When I read articles about helping youth during the pandemic, I am struck by the finding that helping families can be even more important than helping youth individually. I have noticed this in my own practice but to see this article from the Journal of the American Academy of Child and Adolescent Psychiatry rally drives home the fact that my observations are similar to those of my colleagues in other parts of North America.
In circumstances where a child or youth is struggling, a clinician can identify a parent who is struggling – and not because of the child’s difficulties. The pandemic is stressful. As cases increase around the world, with no end in site and the ongoing concern that schools might be closed at any time, parents are worried about their family’s income and welfare. It is so much harder to organize a meal, groceries, appointments and work with children and youth home for the day. Expecting people to sit at their schoolwork all day is unrealistic. That does not happen in schools because teachers realize that their students need to break up all that concentration with active play and fun and rests.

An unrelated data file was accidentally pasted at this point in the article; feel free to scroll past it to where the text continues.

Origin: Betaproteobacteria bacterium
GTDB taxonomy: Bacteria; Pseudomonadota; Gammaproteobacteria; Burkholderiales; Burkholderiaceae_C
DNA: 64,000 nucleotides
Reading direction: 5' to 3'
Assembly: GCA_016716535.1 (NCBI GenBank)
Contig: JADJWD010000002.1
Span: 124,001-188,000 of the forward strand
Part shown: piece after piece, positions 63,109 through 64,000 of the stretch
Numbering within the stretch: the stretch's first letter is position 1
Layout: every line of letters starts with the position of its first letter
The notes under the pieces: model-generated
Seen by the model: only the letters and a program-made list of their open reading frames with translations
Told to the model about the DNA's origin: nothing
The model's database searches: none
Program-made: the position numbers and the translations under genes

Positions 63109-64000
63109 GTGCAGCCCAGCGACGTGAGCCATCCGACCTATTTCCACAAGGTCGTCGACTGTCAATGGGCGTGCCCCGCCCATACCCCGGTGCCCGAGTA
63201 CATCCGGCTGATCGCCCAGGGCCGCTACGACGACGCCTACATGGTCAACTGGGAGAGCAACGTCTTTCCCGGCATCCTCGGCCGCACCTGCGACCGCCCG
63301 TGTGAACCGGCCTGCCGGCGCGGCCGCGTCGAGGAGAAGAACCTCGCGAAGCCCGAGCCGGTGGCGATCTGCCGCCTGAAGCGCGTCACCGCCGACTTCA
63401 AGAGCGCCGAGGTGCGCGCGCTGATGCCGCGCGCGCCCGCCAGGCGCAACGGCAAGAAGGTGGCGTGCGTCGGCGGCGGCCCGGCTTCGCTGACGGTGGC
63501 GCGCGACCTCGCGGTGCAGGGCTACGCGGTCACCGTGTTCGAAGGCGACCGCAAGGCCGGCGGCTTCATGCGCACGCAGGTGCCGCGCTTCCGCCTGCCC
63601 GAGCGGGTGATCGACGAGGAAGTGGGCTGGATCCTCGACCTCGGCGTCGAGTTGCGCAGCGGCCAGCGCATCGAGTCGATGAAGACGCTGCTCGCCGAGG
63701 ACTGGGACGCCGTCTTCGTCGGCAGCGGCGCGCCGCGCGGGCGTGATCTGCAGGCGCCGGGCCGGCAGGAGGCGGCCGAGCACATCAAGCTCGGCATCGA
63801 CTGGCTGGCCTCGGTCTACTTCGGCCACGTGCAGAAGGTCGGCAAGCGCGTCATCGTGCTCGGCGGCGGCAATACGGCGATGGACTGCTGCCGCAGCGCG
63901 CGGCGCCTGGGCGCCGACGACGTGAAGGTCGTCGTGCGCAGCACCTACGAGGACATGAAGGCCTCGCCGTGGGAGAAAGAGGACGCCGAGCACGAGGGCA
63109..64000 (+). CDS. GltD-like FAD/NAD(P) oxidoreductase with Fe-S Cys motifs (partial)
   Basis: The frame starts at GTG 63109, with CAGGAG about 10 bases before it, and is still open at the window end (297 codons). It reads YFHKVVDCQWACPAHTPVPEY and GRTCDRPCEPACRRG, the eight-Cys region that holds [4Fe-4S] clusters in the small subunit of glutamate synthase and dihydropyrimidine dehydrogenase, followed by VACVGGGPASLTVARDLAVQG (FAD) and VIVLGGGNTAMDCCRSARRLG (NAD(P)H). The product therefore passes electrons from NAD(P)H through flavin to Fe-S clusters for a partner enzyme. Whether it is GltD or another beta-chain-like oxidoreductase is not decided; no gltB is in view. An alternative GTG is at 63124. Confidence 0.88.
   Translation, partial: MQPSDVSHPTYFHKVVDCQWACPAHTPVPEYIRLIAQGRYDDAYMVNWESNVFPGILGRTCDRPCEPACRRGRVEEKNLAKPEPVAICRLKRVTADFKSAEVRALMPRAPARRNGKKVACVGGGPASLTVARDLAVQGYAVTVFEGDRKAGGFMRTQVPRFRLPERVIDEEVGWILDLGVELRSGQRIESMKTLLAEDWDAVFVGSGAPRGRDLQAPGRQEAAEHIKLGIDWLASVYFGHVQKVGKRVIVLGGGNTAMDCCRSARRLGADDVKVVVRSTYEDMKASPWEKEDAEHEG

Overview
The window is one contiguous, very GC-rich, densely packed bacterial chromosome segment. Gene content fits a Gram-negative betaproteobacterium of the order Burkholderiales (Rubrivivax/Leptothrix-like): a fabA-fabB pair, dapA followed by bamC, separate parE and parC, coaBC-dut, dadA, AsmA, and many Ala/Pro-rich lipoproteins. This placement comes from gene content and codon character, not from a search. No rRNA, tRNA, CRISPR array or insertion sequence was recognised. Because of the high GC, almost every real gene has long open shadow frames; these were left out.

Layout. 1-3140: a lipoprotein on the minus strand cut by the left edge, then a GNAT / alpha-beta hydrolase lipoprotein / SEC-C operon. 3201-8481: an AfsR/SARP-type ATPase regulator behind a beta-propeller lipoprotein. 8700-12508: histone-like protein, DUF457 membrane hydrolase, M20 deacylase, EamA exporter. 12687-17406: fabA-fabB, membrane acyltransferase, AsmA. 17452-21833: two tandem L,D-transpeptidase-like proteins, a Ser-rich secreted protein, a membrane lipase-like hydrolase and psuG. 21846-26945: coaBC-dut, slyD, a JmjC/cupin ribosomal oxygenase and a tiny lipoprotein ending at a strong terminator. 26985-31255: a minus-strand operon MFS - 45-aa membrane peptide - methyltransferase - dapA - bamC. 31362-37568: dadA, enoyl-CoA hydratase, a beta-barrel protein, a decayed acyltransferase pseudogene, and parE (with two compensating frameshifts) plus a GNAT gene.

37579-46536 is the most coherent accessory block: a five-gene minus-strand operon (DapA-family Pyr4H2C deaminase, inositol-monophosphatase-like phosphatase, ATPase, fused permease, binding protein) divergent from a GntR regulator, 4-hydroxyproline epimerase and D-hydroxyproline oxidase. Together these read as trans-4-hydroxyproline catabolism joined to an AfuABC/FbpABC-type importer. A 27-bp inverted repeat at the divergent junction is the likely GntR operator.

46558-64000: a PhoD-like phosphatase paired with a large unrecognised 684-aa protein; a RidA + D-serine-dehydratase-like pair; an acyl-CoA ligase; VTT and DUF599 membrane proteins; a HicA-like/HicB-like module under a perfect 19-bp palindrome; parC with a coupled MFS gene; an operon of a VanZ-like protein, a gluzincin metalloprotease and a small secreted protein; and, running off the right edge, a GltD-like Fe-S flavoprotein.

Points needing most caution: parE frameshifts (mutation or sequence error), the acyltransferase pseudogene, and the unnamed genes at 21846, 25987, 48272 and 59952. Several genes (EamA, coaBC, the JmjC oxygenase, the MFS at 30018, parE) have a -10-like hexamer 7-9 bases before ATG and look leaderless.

In my practice, I hear from families worried about a young person’s future being impacted forever. For the second year in a row, youth are wondering, ”Should I wait another year before starting college?” Every young person is beginning to realize that they learn more effectively in a classroom. As one of my patients said last week:
“I never thought I got much out of school, but now that I can’t be in class every day, I am not finishing my work at all. “
As this article outlines, one of the most helpful things we can do for the mental health of children and youth is ensure that their parents are managing their stress.
Once parents are supported, then it is necessary to evaluate how children’s pre-existing mental health problems are being exacerbated by the pandemic and bring those escalations under control. Mental health professionals spend a lot of time during the pandemic differentiating between disorders that are the result of COVID-19 stress as compared to other mental health conditions. Children from marginalized families are more vulnerable to mental health problems related to COVID-19 and, of course, the children of frontline workers may be justifiably worried about their parents getting sick.
In a time when we are separated from extended family, many of us are even more aware of how much we depend upon our families. If we didn’t realize before the pandemic, we are now realizing the truth of this Irish Proverb:
“It is in the shelter of each other that the people live.”